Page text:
To establish a disabled-friendly workspace, it is important to ascertain employees’ precise requirements, as each impairment gives rise to specific needs. Businesses can create customised solutions using a wide range of suitable products in the item portfolio. Wheelchair users and people with difficulties sitting or walking are often unable to reach very far. In most cases, they cannot bend down or reach for objects that are further than arm’s length away. “That is why all required work equipment, such as tools and components, needs to be placed in the immediate handling area,” recommends Geibel. Multiaxial pivot arms, for example, ensure material supply and picking can be customised to the individual. Needs-based, mobile parts supply using height-adjustable parts containers that are positioned in easy reach of staff also makes it easier for workers with disabilities to lay their hands on the tools and materials they need. To extend the radius of the worker’s reach, it should also be possible to get a wheelchair right underneath the work bench. “Conventional work benches don’t allow that. The solution, however, is simple. C-shaped benches ensure that equipment offers maximum legroom,” explains Geibel. To minimise physical strain, work benches need to be ergonomically height-adjustable and thus allow workers to easily adopt the perfect sitting or standing position. To avoid poor posture, chairs and footrests also need to be customised to the employee and the task at hand. If employees have problems with moving, they need anti-slip surfaces to ensure workpieces stay in place. Workers with visual impairments, on the other hand, require surfaces that differ as much as possible from each other – something otherwise best avoided. In addition, visually impaired employees need significantly stronger lighting than their co-workers.

Quote: “Disabled-friendly work benches need to satisfy two requirements. On the one hand, they need to be economically viable. On the other, they have to provide disabled employees with the best possible support. This is what inclusion is all about and will also boost profits.” (Marius Geibel, expert for work bench systems and Product Manager at item)

Length: 5,580 characters including spaces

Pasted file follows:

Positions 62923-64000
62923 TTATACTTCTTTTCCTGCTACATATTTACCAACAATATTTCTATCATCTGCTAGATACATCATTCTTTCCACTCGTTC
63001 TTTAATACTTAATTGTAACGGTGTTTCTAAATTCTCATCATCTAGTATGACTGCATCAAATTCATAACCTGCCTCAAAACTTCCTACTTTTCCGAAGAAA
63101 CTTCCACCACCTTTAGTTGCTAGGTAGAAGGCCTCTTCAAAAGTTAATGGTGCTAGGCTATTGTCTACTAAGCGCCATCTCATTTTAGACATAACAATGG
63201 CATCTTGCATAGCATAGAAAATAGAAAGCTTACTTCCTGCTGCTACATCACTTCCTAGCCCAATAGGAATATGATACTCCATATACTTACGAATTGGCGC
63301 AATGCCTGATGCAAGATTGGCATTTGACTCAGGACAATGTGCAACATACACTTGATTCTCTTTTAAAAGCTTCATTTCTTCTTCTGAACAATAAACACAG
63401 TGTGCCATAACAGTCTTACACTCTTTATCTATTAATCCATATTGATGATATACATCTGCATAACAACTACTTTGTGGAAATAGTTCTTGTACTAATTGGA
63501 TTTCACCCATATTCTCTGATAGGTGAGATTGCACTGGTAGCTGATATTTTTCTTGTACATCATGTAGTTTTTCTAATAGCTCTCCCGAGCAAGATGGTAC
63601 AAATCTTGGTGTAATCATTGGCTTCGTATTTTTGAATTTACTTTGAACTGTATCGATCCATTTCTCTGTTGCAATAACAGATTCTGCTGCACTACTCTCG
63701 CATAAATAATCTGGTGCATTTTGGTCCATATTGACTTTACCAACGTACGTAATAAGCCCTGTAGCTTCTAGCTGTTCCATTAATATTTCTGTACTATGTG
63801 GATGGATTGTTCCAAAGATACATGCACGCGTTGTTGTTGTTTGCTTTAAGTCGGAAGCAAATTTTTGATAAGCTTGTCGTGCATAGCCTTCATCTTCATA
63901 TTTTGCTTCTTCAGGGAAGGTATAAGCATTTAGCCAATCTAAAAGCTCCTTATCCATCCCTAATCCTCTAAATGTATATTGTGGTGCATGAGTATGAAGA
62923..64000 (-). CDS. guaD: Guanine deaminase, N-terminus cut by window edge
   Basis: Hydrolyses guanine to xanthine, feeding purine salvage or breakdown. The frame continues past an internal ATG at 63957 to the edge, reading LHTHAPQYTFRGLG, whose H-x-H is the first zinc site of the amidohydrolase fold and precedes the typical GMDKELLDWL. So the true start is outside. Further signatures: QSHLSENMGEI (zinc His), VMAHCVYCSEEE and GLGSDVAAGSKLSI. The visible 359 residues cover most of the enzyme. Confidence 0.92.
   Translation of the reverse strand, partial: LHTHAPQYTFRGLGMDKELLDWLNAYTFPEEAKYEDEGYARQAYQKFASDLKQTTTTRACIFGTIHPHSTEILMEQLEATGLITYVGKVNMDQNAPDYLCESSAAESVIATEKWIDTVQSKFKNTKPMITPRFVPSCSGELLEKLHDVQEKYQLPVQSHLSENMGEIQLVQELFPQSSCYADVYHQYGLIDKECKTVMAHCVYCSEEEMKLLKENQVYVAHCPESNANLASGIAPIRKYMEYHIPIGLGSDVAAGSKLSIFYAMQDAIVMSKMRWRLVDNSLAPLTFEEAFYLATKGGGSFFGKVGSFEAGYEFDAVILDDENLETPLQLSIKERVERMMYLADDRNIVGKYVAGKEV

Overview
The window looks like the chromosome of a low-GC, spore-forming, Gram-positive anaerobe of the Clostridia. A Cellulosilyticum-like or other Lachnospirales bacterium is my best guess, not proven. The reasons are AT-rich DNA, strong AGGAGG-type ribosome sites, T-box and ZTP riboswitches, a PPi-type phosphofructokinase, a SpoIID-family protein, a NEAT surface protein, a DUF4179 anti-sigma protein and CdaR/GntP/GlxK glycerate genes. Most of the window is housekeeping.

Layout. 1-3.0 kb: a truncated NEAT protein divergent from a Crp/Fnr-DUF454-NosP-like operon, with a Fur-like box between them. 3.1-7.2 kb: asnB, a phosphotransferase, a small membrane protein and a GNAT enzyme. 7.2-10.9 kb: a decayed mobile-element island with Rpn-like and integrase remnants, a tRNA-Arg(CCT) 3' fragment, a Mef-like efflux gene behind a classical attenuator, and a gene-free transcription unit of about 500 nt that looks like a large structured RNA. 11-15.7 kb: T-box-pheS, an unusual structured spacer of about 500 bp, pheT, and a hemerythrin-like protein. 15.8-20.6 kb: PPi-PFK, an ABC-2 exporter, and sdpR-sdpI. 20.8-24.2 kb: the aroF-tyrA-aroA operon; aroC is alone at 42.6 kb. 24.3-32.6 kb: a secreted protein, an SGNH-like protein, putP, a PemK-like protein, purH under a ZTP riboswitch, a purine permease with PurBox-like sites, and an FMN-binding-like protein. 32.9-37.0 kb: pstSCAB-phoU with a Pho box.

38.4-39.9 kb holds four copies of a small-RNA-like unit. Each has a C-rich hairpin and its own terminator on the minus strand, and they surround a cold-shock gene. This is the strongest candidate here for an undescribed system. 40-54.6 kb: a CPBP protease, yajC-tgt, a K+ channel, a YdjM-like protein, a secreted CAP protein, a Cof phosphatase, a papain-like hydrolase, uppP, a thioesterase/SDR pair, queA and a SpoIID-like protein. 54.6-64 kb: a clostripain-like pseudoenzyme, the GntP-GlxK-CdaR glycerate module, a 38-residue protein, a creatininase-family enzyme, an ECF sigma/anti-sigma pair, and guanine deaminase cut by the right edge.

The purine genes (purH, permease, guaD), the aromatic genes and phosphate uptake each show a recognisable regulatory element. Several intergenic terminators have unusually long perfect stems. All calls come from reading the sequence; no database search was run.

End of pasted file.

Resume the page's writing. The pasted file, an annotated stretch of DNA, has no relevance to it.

Date: 15 January 2018


item_FA Behindertengerechte Arbeitsplätze Image 1 © item

item_FA Behindertengerechte Arbeitsplätze Image 2 © item

item_FA Behindertengerechte Arbeitsplätze Image 3 © item

Picture captions: Image 1: Wheelchair users require equipment that offers maximum legroom.

Image 2: To establish a disabled-friendly workspace, it is important to know employees’ precise requirements. Businesses can find a wide range of suitable products in the item portfolio for creating customised solutions.

Image 3: Wheelchair users and people with difficulties sitting or walking are often unable to reach very far. That is why all work equipment required, such as tools and components, needs to be placed in the immediate handling area. Pivot arms, for example, ensure material supply and picking arrangements can be customised.

About item

item Industrietechnik GmbH is a global market leader in building kit systems for industrial applications and employs around 500 members of staff. It has been designing and marketing construction solutions for machinery, fixtures and plants since 1976. The product portfolio comprises more than 3,500 high-quality components designed for use in machine bases, work benches, automation solutions and lean production applications. Thanks to the inclusion of transport solutions and dynamic elements, the company’s products can cover virtually all working processes, from manual production to automated manufacturing. The highly skilled employees work day-in, day-out to develop innovative solutions for state-of-the-art mechanical engineering and also offer exceptional consulting services. item is headquartered in Solingen, Germany. Eleven branches and support centres ensure the company is always close to customers in Germany. The group has wholly owned subsidiaries in the USA, China, Mexico, Italy, Poland and Switzerland.